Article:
4:30 am.

Tonic clonic seizure.

I sleep.

Jonathan lets me.

Tobin wakes.

For all the ways he drives me bonkers, crumbs everywhere, bathroom messes, stinky shoes, for all the ways, he is always the first to wake and be there to help through the seizures.

The boy whose fear used to make him run during thunderstorms now stays, calm and present through his brother's, no matter the hour.

A minute and a half.

An eternity.

The seizure releases.

Trevor's body is ravaged.

Along with the hearts of his brother and father.

He's exhausted.

His sleep is restless.

A curse of seizures, being so very tired yet unable to find peace in rest.

I wake.

My first stop is coffee.

My second the couch and laptop.

Though I peeked at them on my way by, I am yet ignorant.

Jonathan finds me.

His sigh tells me everything.

Sadness etched on his face.

He gives me details.

Seizure Tracker is updated.

Trevor finally wakes.

He climbs in my lap.

Wraps his arms around my neck.


I hug him like it might be our last.

Because it always might be our last.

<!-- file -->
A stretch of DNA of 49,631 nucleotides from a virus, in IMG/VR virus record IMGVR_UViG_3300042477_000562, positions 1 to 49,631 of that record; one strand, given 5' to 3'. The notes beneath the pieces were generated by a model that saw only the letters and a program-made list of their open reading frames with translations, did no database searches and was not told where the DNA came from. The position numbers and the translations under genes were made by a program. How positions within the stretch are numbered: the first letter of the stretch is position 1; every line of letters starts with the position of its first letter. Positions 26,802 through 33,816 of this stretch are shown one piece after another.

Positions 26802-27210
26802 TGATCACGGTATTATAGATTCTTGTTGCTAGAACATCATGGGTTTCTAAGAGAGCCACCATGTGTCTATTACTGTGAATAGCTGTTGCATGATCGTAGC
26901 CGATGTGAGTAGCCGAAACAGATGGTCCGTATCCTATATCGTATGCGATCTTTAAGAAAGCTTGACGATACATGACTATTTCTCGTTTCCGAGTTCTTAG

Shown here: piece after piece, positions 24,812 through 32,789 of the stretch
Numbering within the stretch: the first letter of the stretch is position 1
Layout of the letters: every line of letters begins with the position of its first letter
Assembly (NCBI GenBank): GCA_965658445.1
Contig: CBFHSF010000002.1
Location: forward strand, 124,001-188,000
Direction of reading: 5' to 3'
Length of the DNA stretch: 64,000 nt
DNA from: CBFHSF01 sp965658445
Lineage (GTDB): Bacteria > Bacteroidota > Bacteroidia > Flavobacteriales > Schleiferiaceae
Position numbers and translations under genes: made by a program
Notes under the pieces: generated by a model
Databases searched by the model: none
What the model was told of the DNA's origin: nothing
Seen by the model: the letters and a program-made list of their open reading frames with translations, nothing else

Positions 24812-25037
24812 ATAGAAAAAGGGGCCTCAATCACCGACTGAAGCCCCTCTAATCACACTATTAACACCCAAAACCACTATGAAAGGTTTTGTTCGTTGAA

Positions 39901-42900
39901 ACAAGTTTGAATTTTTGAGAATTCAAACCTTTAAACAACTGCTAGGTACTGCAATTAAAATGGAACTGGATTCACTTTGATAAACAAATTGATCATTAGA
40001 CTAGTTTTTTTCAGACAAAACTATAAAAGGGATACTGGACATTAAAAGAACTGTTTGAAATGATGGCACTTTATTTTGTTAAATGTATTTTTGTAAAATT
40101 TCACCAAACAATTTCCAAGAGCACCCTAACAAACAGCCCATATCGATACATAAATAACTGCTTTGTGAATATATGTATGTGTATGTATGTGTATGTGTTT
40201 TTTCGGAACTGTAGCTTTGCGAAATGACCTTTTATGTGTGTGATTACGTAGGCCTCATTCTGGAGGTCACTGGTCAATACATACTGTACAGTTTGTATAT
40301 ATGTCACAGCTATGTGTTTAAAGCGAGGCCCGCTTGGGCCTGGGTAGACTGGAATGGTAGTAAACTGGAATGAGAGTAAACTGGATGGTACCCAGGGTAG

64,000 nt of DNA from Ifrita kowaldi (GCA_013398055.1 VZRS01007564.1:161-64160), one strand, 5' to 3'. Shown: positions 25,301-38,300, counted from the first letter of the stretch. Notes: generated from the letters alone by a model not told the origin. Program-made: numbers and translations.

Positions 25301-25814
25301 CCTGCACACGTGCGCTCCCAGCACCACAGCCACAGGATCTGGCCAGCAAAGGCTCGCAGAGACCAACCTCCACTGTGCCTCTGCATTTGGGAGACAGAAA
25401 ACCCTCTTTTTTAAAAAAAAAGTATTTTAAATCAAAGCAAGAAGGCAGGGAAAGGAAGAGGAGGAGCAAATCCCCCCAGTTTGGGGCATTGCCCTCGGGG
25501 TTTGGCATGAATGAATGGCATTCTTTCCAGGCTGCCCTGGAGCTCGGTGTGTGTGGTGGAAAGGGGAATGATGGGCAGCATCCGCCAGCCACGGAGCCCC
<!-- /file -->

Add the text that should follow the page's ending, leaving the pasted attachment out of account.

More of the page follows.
He's so tired.

Scrambled thoughts.

The idea of school laying before him is distressing.

He can't remember.

What do we do first?

What do we do last?

He doesn't know why he doesn't know.

He says he should know, but he doesn't.

You had a big seizure, Love.

I tell him we can do nothing but rest today.

This doesn't sit well.

He must live by his schedule.

Or at least the idea of it.

Knowing what comes next brings him peace.


So, I reassure him.

We'll take it slow today, Love.

Help me make your schedule.

Bible first.


He wants to start now.

It's only 7 am, but I agree.

He runs to grab his book.

We do his lesson together.

Isaiah 41:10.

When it's over, he's restless again.


So tired.

I encourage him to lay down and rest.

His body still won't let him.




Always so tired.

Eventually, he does snuggle down with his iPad.

It's 7:40.

He's been there for nearly an hour.

If his body and mind allow, he might spend the day in bed.

This is epilepsy.

We are so grateful for the decrease in seizures Nemechek Protocol has given us.

But grateful isn't optimism.

We cannot be optimists.

We know too much about this disease.

He is palliative.

We know too much about this world.

It is broken.

Too much about the next.

Healing is waiting.

So we remain grateful.

Always our eyes are drawn to the horizon where everlasting hope and full healing gleams in the distance.


Anonymous said...

This is beautiful. Thank you for writing with hope. There will be healing.


Danielle said...

There will be healing. Selah. <3